Thermal Interface Materials (TIMs) are designed to fill in poorly conducting air gaps between components such as heat sinks and microprocessors to allow for efficient thermal transport and prevent the overheating of critical electronic components. TIMs have come in many forms including thermal greases or pastes, phase change materials (PCMs), solders, and thermally conductive adhesive pads or tapes. Although thermal greases and pastes have the highest thermal conductivities they are usually oily-based so their application is messy, making them difficult to apply in a thin, uniform coat and they are not reusable. Moreover, in applications that involve high temperatures or extensive thermal cycling, the thermal greases have suffered from drying out or voiding from pumping out of the interface which increases the thermal barrier. Pads have become a more common TIM to avoid the difficulties with pastes; however, the thermal conductivity of commercially available pads are significantly lower (typically 2 orders of magnitude) then available pastes and hence do not provide for fast and effective thermal transport.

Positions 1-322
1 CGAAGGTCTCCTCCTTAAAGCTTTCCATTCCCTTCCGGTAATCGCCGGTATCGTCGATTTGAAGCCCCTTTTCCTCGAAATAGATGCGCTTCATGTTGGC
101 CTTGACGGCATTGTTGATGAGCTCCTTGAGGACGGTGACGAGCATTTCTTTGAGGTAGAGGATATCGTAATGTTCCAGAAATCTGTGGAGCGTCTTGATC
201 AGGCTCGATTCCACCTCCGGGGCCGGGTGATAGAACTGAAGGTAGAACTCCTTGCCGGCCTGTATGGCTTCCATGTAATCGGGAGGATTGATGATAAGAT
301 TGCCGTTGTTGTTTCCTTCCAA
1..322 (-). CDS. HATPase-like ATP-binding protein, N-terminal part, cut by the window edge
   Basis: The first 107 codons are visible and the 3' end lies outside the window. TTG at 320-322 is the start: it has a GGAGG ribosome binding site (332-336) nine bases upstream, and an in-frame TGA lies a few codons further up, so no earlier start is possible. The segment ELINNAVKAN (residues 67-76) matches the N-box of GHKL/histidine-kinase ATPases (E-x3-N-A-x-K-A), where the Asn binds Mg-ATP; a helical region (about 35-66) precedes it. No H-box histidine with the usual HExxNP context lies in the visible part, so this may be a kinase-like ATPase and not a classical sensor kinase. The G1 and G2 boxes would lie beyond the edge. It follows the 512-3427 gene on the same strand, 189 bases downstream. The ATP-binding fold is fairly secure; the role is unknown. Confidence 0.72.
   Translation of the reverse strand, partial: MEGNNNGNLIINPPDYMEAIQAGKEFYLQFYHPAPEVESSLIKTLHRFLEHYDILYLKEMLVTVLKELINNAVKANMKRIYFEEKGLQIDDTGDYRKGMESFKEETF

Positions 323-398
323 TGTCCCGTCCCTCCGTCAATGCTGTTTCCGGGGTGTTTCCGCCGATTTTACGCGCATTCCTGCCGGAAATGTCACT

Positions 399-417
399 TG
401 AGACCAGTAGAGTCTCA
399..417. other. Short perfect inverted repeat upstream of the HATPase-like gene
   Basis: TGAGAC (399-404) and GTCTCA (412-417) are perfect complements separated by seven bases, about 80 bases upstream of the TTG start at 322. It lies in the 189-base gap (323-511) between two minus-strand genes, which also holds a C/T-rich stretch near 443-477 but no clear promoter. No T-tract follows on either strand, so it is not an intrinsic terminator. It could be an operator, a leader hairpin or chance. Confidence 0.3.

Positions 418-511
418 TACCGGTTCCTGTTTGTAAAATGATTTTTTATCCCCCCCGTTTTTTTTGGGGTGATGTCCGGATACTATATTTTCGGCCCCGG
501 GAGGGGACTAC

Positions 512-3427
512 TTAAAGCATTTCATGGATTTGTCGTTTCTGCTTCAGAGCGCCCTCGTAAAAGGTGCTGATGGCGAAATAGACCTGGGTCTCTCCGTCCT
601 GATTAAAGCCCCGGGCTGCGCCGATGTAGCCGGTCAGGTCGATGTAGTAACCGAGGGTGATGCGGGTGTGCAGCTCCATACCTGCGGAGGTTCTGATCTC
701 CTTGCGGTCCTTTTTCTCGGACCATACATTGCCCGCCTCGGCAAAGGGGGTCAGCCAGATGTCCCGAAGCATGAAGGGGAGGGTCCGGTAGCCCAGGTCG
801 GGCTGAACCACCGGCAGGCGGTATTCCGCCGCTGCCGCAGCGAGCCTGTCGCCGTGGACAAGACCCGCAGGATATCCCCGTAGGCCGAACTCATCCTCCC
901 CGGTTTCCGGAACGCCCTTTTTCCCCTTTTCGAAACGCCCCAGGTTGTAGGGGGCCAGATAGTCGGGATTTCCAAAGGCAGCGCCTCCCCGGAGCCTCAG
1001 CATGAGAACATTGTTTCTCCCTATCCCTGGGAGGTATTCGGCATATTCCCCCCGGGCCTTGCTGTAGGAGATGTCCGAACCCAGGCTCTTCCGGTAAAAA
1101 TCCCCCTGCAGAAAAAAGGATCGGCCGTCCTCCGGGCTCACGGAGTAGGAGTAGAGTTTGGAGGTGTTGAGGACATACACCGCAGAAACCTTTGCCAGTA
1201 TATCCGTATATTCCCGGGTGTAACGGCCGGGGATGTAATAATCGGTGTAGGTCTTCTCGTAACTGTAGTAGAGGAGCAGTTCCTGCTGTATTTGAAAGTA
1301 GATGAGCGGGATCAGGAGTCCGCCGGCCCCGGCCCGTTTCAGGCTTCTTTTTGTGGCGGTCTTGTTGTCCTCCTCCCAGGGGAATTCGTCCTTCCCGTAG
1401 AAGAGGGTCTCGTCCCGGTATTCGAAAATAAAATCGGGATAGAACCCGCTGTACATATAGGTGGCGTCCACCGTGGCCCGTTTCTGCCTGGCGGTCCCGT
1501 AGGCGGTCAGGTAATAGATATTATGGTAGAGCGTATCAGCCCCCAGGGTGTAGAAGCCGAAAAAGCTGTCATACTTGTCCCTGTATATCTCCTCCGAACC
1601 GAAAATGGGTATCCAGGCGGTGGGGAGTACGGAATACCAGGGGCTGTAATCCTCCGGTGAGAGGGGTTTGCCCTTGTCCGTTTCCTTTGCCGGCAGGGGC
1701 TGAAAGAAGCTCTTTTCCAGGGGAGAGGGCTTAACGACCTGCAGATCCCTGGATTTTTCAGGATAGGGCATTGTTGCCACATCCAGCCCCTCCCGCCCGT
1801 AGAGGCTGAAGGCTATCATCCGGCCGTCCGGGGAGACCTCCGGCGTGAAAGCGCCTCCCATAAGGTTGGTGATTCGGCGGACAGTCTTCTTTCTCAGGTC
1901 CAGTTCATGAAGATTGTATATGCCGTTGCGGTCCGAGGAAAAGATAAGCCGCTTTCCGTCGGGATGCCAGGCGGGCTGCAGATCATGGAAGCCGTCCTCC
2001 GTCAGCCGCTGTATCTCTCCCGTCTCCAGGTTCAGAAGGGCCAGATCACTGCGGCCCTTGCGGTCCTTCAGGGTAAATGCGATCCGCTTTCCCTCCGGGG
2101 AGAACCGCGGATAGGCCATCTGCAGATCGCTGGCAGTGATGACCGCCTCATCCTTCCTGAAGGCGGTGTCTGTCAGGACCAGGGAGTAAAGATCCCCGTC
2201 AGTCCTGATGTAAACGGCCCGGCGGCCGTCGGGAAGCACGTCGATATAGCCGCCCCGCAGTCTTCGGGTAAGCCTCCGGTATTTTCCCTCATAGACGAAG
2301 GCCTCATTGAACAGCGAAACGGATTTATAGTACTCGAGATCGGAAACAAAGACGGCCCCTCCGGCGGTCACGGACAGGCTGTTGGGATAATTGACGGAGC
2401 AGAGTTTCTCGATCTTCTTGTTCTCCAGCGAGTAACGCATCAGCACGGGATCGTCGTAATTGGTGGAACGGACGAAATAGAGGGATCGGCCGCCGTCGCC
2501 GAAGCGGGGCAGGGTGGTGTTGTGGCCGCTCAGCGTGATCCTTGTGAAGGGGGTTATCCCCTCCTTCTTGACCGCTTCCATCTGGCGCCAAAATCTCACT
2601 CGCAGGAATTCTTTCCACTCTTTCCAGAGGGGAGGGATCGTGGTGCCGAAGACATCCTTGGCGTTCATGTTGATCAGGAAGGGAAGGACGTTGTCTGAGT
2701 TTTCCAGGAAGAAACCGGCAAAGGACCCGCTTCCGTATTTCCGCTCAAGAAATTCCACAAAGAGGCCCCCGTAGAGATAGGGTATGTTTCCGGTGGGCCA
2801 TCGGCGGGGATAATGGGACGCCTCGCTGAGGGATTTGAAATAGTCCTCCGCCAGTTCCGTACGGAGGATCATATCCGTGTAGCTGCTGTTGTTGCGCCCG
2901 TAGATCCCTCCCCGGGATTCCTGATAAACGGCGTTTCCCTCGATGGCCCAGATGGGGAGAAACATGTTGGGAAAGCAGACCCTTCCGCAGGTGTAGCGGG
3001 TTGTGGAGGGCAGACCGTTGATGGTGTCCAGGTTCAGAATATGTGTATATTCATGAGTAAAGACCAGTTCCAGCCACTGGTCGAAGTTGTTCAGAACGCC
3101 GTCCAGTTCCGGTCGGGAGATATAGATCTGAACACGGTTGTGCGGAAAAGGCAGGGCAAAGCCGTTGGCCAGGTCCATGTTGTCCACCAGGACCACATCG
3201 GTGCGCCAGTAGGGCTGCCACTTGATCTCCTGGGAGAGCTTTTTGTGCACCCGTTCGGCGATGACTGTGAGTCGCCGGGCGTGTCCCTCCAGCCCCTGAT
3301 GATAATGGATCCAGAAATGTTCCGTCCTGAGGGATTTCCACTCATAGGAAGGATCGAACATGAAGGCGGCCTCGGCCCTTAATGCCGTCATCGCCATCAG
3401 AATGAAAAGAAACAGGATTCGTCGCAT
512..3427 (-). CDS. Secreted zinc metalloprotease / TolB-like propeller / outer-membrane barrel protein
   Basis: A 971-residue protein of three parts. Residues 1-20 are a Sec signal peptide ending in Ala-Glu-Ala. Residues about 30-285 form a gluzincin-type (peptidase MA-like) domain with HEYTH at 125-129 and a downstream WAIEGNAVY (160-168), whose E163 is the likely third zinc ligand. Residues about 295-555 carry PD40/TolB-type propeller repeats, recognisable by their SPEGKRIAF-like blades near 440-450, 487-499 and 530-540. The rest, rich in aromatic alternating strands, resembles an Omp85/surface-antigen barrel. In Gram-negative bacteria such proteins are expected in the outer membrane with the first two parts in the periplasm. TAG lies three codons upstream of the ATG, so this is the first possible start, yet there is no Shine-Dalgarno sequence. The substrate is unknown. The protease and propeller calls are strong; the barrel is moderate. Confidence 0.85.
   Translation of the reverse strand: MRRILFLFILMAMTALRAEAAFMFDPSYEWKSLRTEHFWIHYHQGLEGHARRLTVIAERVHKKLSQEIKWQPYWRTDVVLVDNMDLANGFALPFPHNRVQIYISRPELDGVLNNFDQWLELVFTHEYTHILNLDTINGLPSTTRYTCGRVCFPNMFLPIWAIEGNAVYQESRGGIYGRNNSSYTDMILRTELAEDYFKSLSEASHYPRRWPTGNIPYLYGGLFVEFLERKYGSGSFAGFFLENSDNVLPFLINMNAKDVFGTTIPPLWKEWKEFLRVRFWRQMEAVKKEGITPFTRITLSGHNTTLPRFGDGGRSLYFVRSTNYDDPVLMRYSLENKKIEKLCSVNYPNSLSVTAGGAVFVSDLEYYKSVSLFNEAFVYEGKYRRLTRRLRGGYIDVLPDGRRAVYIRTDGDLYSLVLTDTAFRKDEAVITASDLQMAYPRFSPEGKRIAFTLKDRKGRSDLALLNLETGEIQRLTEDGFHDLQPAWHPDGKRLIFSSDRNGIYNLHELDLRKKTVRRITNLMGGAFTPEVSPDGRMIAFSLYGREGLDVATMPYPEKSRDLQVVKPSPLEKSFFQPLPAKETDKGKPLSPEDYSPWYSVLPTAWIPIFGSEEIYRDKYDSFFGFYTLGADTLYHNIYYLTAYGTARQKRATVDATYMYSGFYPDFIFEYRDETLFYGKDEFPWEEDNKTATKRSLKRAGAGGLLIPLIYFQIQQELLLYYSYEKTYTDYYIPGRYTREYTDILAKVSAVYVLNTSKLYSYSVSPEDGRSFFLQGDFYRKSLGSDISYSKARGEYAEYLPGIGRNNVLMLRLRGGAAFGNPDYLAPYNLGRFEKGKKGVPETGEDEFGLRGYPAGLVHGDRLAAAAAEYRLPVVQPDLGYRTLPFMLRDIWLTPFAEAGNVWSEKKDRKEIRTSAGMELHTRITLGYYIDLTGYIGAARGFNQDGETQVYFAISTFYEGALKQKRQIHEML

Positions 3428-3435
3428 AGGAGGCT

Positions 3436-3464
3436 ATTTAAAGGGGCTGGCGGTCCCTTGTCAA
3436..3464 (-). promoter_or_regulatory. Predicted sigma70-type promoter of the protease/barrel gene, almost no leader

Our research group has developed a process for generating flexible TIMs using binder, plasticizer and graphite nanobifers (GNFs). GNFs are similar to carbon nanotubes (CNTs) in that they are made entirely of carbon; however, GNFs are significantly cheaper to manufacture, can be grown in a larger range of diameters and lengths significantly longer than CNTs, and have the ability to be highly conductive in more than one direction. Furthermore, with a simple change of growth catalyst and production conditions we can easily alter the direction in which the sheets of graphite orient themselves in GNFs.